Stress is a normal part of life for many people. For some, holidays can be especially stressful because of gift buying, traveling, and making holiday dinners. If you have multiple sclerosis, the stress of the holidays can be compounded by managing your illness on top of everything else.  Living with MS is not only a physical hurdle, but the effort it takes to manage the illness can increase your stress levels. During the holidays, you might feel like you need to explain your condition and request certain accommodations for traveling, dinner parties, or other holiday events. This can get emotionally exhausting, and you might feel yourself getting anxious whenever you have to socialize. There is also the stress of adapting to new symptoms as the disease progresses and the unpredictable nature of MS.   Studies have shown that stressful life events are associated with a significant increase in the risk of MS exacerbations. The impact can last weeks or months after the onset of the stressor. For example, if you have MS and you lose your job or have concerns about paying hospital bills, you may notice that your flare-ups are more frequent or worse months after the event has passed.   Long-term or continuous …

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Unexpected Warning Signs of MS

Multiple sclerosis can be one of the most difficult conditions to diagnose because of the variety of symptoms it causes and the ways they present. Most people with MS experience their first symptoms between the ages of 20 and 40. Sometimes, symptoms can come on suddenly and go away just as quickly. Other times, symptoms will start minimally and progressively get worse. Because MS effects everyone differently, the early warning signs for one person may not be the same as they are for someone else.  Many people with MS experience common symptoms like numbness or tingling, muscle weakness, or changes in gait. Other common symptoms of MS include fatigue, bladder problems, and “MS hug.” Although there are other warning signs to look out for, it’s important to recognize that having one or all of them doesn’t mean you have MS. If your body attacks your nervous system just once, and the symptoms last for at least 24 hours, but other conditions have been ruled, your doctor will likely diagnose you with clinically isolated syndrome (CIS). While CIS can develop into multiple sclerosis, that isn’t always the case.  Here are some early warning signs of multiple sclerosis to look out for.   Tremor   Tremor is commonly associated with Parkinson’s disease, but some people with multiple sclerosis may experience tremors too. Both diseases affect the central nervous system, but they have different causes. MS is caused by damage to the myelin sheath that forms around nerve fibers, while Parkinson’s is caused by nerve damage to nerve cells in …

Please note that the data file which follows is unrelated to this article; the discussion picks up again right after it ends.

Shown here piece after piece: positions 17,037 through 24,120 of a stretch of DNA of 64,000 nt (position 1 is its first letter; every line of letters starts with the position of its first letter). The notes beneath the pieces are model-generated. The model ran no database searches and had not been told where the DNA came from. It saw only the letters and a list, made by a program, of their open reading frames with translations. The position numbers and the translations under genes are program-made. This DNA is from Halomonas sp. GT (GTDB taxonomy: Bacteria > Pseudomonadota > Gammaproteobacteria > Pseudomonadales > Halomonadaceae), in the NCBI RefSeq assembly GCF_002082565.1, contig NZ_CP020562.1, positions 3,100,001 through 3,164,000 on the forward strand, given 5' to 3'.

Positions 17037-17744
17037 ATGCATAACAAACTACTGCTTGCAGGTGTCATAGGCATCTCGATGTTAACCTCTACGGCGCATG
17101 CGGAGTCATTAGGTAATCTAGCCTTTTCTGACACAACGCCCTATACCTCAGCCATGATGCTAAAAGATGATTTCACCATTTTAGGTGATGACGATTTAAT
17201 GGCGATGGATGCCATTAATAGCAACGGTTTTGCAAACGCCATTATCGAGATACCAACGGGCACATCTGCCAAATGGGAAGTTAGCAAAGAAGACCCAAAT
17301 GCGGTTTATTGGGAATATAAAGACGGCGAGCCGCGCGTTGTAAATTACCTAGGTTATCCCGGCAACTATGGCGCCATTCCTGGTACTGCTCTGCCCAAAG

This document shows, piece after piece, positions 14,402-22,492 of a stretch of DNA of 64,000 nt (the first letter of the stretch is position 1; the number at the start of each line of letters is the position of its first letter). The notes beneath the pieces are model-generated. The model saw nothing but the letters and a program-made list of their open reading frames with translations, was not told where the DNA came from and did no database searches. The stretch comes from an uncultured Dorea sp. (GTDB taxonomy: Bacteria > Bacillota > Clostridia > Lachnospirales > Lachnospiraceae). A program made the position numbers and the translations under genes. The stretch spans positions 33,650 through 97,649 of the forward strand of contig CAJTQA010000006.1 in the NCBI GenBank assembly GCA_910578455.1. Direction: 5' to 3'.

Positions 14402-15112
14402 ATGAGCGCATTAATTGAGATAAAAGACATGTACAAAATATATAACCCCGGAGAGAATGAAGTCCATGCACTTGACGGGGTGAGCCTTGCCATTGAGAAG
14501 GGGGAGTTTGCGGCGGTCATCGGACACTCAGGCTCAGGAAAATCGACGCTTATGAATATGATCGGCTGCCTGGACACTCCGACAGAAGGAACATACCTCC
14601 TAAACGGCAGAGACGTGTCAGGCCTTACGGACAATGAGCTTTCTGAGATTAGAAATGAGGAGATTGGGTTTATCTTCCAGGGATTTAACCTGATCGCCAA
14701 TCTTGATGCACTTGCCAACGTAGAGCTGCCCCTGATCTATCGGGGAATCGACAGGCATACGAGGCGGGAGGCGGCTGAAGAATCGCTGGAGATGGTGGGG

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Integrative Treatment for MS

Managing multiple sclerosis can be difficult, especially when it comes to choosing between different treatment options. You want a treatment plan that is going to help minimize your symptoms while being mindful of any side effects. All the while making sure that your mental health is being protected.  Many patients with MS use an integrative or complementary approach to manage their symptoms and reduce relapses. That’s because these approaches don’t just focus on the physical nature of MS, but the mental, emotional, and spiritual effects. The mind-body connection works both ways: although MS primarily affects the central nervous system, patients often experience mental and emotional symptoms such as anxiety and depression. Similarly, studies have shown that having a positive outlook can improve MS recovery and health.   What is integrative medicine?  Integrative medicine includes a full spectrum of physical factors, as well as emotional, mental, social, spiritual, and environmental factors that can influence someone’s health. It emphasizes a holistic, whole person view rather than a segmented one that only focuses on one aspect of managing a health condition. Integrative medicine uses appropriate, evidence-based therapeutic and lifestyle approaches to achieve optimal health and healing. It emphasizes the relationship between the patient and the healthcare provider(s) because this too can affect the healing process. …

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Conditions Commonly Mistaken for Multiple Sclerosis